There were a number of cafes which were popular not only with villagers but also with hikers, cyclists and visitors as the area was a popular destination and an easy train ride from London known as “the Great Smoke” at the time because of smog.
Like the KGV, part of what we call Effingham Common (actually Effingham Common and Hooke Common) was requisitioned for agricultural use during the Second World War. But that would not have been possible if Guildford Rural District Council had not refused a planning application in 1937 by Robert Reitmeyer Calburn, (the Lord of the Manors of Effingham and Effingham East Court and owner of the Common), to build on the part near the station and we would not have the stunning Common we have today.
The War temporarily halted a dispute between the Council as to whether commoners’ rights still pertained and the Common was “public open space” or whether as Mr Calburn thought, it was his land to build on.
What might have been. A plan from 1973 of 150 houses proposed to be built on the Common.
In 1952 the requisitioned area was still being used for agriculture, with Hooke Common being ploughed mainly for corn and wheat and the dispute was in temporary abeyance. It would flare up again in 1955 after the requisitioned area was de-requisitioned and after a campaign led by the Parish Council and some extraordinary residents, the legal case was won in 1976. Guildford Borough Council then bought most of the Common in 2003 and it is now safeguarded as common land.
The Parish Council in 1952 was chaired by Barnes Wallis, who had joined it in 1946 in order to see the ownership of the KGV Playing Fields transferred to it. The Vice Chairman was the Rev. JW Reynolds, the Vicar of St Lawrence Church, although in May 1952 Clifford Francis who lived at Vine Cottage in The Street took over from him. Other parish councillors were HF Flack, Henry Tyrrell (who lived at Glencar in Orestan Lane and came of an old Effingham family), Geoffrey Johnson (who lived at Manor Barn House, owned Browns and built the row of five shops at The Laurels on The Street) and Mrs Bristow (who lived at Thornets in Lower Farm Road).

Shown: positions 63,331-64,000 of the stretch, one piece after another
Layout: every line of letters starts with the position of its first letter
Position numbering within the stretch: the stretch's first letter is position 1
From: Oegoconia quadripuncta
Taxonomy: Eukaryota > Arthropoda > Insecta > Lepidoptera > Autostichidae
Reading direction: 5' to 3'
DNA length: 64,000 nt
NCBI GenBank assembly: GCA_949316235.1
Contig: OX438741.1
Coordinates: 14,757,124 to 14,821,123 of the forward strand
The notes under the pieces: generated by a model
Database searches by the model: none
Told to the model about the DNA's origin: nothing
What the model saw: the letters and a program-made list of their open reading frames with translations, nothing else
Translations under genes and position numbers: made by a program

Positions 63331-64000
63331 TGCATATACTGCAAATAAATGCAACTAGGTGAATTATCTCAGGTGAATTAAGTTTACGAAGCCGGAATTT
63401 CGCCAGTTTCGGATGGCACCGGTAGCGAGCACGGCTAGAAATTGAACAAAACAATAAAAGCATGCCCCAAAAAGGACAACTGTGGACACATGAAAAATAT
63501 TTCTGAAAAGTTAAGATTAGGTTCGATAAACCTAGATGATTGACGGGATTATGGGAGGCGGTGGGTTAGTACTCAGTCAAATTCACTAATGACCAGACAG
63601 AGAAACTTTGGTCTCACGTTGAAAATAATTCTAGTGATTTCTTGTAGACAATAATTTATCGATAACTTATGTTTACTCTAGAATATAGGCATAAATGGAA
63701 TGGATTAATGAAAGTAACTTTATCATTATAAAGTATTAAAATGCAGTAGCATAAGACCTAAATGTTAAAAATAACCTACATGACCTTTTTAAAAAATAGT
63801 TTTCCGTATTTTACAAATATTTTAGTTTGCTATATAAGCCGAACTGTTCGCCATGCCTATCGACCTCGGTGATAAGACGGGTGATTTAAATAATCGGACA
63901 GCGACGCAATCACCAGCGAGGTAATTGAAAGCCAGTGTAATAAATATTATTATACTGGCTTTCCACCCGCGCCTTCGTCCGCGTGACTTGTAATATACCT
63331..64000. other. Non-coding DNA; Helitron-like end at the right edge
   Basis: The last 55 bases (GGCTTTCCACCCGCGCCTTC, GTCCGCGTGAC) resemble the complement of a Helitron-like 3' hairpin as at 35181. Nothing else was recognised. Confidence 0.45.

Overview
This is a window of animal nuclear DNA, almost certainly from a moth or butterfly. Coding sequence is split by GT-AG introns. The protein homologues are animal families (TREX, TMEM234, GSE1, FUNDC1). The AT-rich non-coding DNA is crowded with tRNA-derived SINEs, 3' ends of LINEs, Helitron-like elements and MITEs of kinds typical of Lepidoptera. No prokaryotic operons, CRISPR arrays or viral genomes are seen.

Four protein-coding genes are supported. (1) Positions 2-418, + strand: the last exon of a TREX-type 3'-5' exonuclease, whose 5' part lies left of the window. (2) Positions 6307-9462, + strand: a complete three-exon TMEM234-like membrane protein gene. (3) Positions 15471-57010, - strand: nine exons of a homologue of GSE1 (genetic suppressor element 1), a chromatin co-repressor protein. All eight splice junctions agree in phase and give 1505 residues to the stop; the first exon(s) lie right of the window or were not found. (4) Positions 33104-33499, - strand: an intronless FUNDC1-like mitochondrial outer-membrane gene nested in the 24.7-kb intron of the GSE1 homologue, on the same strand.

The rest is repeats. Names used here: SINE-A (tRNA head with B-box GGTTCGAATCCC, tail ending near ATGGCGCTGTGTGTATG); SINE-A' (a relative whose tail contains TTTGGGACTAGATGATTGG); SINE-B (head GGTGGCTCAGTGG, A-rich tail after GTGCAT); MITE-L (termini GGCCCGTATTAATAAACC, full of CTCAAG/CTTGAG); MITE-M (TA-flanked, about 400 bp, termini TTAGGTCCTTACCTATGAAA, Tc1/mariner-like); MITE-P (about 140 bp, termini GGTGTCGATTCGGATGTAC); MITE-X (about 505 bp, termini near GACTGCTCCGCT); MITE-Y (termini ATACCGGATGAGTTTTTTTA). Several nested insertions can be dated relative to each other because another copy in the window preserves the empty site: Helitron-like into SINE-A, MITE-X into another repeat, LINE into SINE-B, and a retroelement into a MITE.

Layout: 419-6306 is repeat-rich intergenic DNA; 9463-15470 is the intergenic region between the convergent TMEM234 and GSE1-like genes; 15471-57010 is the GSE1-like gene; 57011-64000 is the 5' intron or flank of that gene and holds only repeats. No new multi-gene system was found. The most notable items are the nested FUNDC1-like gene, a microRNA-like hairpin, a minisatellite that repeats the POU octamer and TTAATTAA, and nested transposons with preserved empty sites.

Barnes Wallis called a public meeting to organise Festivities for the Coronation in 1953 but only 12 residents attended!
As well as the KGV, the Parish Council was involved in bringing main drainage to the village as there were regular reports of overflowing sewage on The Street, Station Road (now Effingham Common Road) and Orestan Lane.
Among other organisations then very active in the village were the Women’s Institute, the British Legion and the Scouts. (The Residents Association would not be formed until at least 1962).
The Reverend John Walter Reynolds was the Vicar of St Lawrence from 1943 to 1963. Geoffrey Johnson and Mrs Bristow who were Parish Councillors were also members of the Church Parochial Church Council (Barnes Wallis had resigned during the War). In 1952 the PCC was looking at how to commemorate the residents of Effingham who had died in World War 2 (see photo left).
The Parish Priest at Our Lady of Sorrows was Father Herbert William Loader. He was the priest there from 1939 to 1975.
KGV playing fields
The land that became the King George V Playing Fields was originally the park belonging to The Lodge. It had been bought in 1938 after public fundraising by a committee of residents which included Barnes Wallis. During the Second World War much of the fields were requisitioned for agriculture and in 1952 nine acres were still requisitioned until Michaelmas 1954 (shown in pink on the plan) and used for grazing cows. The rest was used for sport and recreation, but it was very undeveloped with no hall, apart from an old ex-Army shed near where the Scout HQ now stands.
Apart from organised sports like football, in 1952 the fields were also used for popular village sports days. Picture of a 1960s sports day.
The Parish Council had become the custodian trustee of the KGV in 1949 and in February 1951 the Charity Commissioners approved the Charity Scheme for the Administration and Management of the King George’ Field Charity. A Committee of Management was elected at a public meeting with Barnes Wallis being one of those elected. He chaired the committee until 1955. He is shown here opening the new KGV hall in 1966.
These displays have been produced to illustrate what Effingham was like in 1952 when Queen Elizabeth II ascended to the throne.
Special thanks to Sue Morris for her help and for information and extra photos from the Parish Council, Effingham Village Recreation Trust, Effingham Local History Group and Effingham Residents Association.
But all mistakes are mine!